Saturday, April 4, 2009


Burnished. This was the word that popped into my mind when I made these bagels. If someone could’ve seen inside my head, they would’ve thought me certifiably psycho: They are soooo burnished! Shiny and burnished...glossily burnished. Sleekly and sexily burnished. Buuurnished.

These, hands down, are the best bagels I have ever made.

I have another recipe for bagels of the commercial yeast variety, and even though I like them a lot, invariably some of the bagel bottoms end up dense and gummy, like noodles. But these, well. I had not a single—not a single!—flop.

We tore into them while they were still warm. At first I was disappointed because the texture was more bread-like then chewy bagel-like. But after the bagels cooled to room temperature and sat for several hours, they transformed into delicious burnished chewy-nesses. And by day two they were even chewier.

This is one of the faster sourdough recipes. Just throw all the ingredients in the mixer (the recipe calls for a lot of starter, which is always a plus in my book because then I can get away with making just one recipe for the day and don’t have to feel like I need to make a variety of different breads just so I can use up all the starter), knead it for eight minutes, shape the bagels (it’s actually a fun activity and not a chore at all), put them on two trays, cover them well, and transfer them in the refrigerator to proof till the next day when it’s time to boil and bake them. After a brief dip in a pot of boiling water and fifteen minutes in a hot oven, they are done.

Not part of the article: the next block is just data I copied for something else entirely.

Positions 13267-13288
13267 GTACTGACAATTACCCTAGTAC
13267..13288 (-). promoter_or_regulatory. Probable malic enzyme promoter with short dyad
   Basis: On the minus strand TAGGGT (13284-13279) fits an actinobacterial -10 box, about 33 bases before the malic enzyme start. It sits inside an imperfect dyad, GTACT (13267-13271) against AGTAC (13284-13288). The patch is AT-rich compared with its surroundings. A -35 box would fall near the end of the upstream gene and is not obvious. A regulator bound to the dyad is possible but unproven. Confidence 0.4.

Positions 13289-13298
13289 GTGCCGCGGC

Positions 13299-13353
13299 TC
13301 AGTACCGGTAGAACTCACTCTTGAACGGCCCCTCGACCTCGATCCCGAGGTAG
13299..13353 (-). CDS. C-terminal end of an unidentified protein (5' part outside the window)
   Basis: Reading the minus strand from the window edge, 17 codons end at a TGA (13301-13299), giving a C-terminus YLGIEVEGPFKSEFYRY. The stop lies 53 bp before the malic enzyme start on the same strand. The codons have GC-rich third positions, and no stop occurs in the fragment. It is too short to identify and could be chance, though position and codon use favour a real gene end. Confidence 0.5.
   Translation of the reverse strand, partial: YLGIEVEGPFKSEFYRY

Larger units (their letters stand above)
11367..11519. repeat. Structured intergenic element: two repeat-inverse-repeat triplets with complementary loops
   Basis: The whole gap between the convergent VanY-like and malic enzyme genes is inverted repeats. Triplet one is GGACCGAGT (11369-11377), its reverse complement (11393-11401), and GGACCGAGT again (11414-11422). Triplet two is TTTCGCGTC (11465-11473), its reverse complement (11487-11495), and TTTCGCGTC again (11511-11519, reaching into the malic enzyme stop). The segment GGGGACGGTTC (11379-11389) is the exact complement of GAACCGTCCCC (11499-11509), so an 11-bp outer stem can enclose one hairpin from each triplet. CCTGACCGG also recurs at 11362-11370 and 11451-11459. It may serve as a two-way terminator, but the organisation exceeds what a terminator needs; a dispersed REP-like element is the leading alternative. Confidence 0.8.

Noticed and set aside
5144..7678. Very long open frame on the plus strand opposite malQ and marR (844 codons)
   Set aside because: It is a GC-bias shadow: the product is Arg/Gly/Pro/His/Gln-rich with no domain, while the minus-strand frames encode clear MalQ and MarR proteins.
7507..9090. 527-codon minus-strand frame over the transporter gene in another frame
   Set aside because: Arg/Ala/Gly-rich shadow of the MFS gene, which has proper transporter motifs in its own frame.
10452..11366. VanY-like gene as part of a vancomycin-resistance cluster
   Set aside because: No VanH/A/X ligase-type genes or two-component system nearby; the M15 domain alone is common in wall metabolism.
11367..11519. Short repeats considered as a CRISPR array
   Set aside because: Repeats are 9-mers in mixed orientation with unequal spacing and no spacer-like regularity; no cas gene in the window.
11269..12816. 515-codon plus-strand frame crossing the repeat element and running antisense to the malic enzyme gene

I will be making these beauts every time I do a round of sourdough baking. They are an essential bread, one I’ve resolved to have on hand at all times.

Adapted from Nancy Silverton’s Breads from the La Brea Bakery

12 ounces (1 ½ cups) cool water
2 teaspoons yeast
13 ½ ounces (1 ½ cups) white starter
2 pounds (6 ½ cups) high-gluten flour or white bread flour
6 tablespoons wheat gluten (if not using high-gluten flour)
1/4 cup sugar
1 tablespoon salt
2 tablespoons barley malt syrup
6 tablespoons milk powder

Day One:
Put all the ingredients in your standing mixer and mix on low speed for one to two minutes. Turn the mixer up to medium speed and mix for another 8 minutes, or until a thermometer reads 75 degrees when plunged into the dough. Let the dough rest for ten minutes.

Line two baking sheets with parchment paper and sprinkle them with cornmeal or semolina flour.

Divide the dough into 18 four-ounce pieces. Roll each lump of dough into a 6-8 inch rope, then loop it around so that the ends overlap by about 1-2 inches. With the fat overlapping part of the bagel in the palm of your hand and the skinny part of the bagel over the back of your hand, press your hand down on the counter and roll back and forth, pressing the bagel ends together. (It’s much easier than it sounds.) Repeat with all the lumps of dough.

Place the shaped bagels on the prepared baking sheets, leaving an inch or two between each bagel.

Slip the sheets of bagels into a large bag, tie it shut, and put them in the refrigerator to proof for 12-24 hours.

Day Two:
Remove the bagels from the refrigerator, uncover them, and let them proof at room temperature for about 20 minutes.

Put about four inches of water in your widest (not deepest) kettle and bring it to a boil. (You may want to add something to the water to enhance the bagels, but it isn’t necessary. Brown sugar, baking soda, or salt are the most common additions, I think.) At the same time, preheat your oven (and baking stone, if using) to 450 degrees.